Three Short Stories from Brian McKenney



FOR GOOD MEASURE, every Tuesday evening when Caleb Gorman’s fiancé drove into the city to play second violin for the symphony orchestra, he would wait exactly fifteen minutes before promptly heading out the door behind her.  It took him approximately another fifteen minutes to arrive at his destination, leaving him all of 3 hours before his fiancé returned.  Waiting expectantly for Caleb was Ellie Watson, one of his fiancés best friends and more recently- Caleb’s mistress.   This particular status, in fact, did not sit well with Ellie and she had decided firmly to make it a topic of conversation as Caleb walked in through the side-door of her apartment.

“Sorry, it took me so long.  Leslie would just not hurry up.  First it was her hair then she couldn’t find her keys.  I really don’t know what she’d do without me.  It’s pathetic, I know.  But, in a way, it’s sort of endearing.”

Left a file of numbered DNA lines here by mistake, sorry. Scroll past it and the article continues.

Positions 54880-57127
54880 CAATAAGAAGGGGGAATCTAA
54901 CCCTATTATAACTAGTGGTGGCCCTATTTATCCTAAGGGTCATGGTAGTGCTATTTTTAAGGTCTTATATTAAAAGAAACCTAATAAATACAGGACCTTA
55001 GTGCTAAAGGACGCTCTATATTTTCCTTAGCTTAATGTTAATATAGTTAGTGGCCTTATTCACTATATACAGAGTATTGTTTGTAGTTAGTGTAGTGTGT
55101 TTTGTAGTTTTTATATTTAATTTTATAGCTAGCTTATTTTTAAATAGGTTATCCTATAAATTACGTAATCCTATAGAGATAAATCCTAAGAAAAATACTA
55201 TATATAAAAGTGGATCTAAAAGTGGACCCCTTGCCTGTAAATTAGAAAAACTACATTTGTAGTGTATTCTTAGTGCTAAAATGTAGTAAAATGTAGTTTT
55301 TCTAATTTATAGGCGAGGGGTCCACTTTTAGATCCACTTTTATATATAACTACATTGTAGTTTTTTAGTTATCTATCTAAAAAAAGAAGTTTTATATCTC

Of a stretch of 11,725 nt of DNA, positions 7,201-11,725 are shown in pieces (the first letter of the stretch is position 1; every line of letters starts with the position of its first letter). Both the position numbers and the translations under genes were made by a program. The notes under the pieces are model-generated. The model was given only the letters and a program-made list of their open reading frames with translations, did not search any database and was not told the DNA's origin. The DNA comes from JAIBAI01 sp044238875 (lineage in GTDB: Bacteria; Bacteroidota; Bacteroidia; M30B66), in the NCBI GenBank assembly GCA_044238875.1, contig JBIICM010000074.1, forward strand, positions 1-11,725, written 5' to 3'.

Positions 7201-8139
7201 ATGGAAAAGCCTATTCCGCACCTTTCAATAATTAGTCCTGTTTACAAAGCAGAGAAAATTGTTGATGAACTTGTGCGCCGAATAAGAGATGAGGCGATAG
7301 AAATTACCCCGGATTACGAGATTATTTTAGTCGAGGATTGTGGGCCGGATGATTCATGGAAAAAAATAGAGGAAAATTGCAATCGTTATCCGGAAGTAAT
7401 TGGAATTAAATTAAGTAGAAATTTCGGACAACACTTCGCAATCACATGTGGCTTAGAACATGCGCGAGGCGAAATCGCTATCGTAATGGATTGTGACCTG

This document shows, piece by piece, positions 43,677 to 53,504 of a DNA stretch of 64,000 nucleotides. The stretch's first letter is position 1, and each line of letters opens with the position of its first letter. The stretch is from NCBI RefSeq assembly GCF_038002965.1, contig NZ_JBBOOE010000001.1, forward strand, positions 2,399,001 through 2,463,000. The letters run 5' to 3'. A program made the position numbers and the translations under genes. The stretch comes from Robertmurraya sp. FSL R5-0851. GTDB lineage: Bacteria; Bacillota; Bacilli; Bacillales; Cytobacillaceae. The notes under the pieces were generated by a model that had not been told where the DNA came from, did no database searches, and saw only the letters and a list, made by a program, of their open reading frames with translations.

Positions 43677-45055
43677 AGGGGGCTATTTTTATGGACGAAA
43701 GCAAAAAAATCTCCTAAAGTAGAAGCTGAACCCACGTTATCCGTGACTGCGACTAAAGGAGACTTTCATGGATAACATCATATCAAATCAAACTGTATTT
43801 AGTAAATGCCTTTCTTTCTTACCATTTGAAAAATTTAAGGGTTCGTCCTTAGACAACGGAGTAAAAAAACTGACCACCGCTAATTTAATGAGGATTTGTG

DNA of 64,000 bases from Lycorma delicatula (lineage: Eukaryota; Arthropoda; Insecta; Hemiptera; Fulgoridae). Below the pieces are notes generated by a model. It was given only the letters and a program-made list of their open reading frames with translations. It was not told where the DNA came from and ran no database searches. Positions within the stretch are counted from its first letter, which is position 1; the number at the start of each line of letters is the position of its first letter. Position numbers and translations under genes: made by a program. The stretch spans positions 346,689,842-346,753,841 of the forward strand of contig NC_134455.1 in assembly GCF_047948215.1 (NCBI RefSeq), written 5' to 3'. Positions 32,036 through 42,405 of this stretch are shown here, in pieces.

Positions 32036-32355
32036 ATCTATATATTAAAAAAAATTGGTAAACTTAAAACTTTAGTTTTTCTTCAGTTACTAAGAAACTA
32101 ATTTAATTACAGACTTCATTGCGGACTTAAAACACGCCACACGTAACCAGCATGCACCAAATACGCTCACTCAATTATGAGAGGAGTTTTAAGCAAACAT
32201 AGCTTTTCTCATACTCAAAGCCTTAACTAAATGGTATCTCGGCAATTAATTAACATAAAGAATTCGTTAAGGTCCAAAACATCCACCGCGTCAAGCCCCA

“Listen, Cal,” Ellie said, who had made up her mind to get straight to the point.


Now, with the floor open and her confidence trickling, Ellie struggled to come out with it.  “I don’t know exactly how to put this.  What I mean is— I don’t— I just don’t think… The situation you’re putting me in-it’s just not right.  I’m sorry, but I don’t envision myself being a mistress to a soon-to-be married, supposed intellectual, who has absolutely no backbone.”

“I thought we agreed that now just isn’t the right—-“

“That’s just it.  It’s always the same thing. ‘The timing isn’t right’ or ‘Her parents are in town’ or  ‘Her godamn cat just died.”  Ellie’s increasing frustration was made apparent by the rosy-glow of her normally pale cheeks.    “There will always be something and I’ve got every right to just kick you out and move on with my life.”

Christ, Ellie- you’re supposed to be her best friend.   Leslie is going to be crushed- just devastated.  The least we could do—“

“I’m sorry, but given the choice between home-wrecker and mistress, I’d have to choose home-wrecker.  Otherwise, I’d lose all self-respect,” Ellie said, trailing off, but thoughtfully enough to give the issue a definite sense of finality.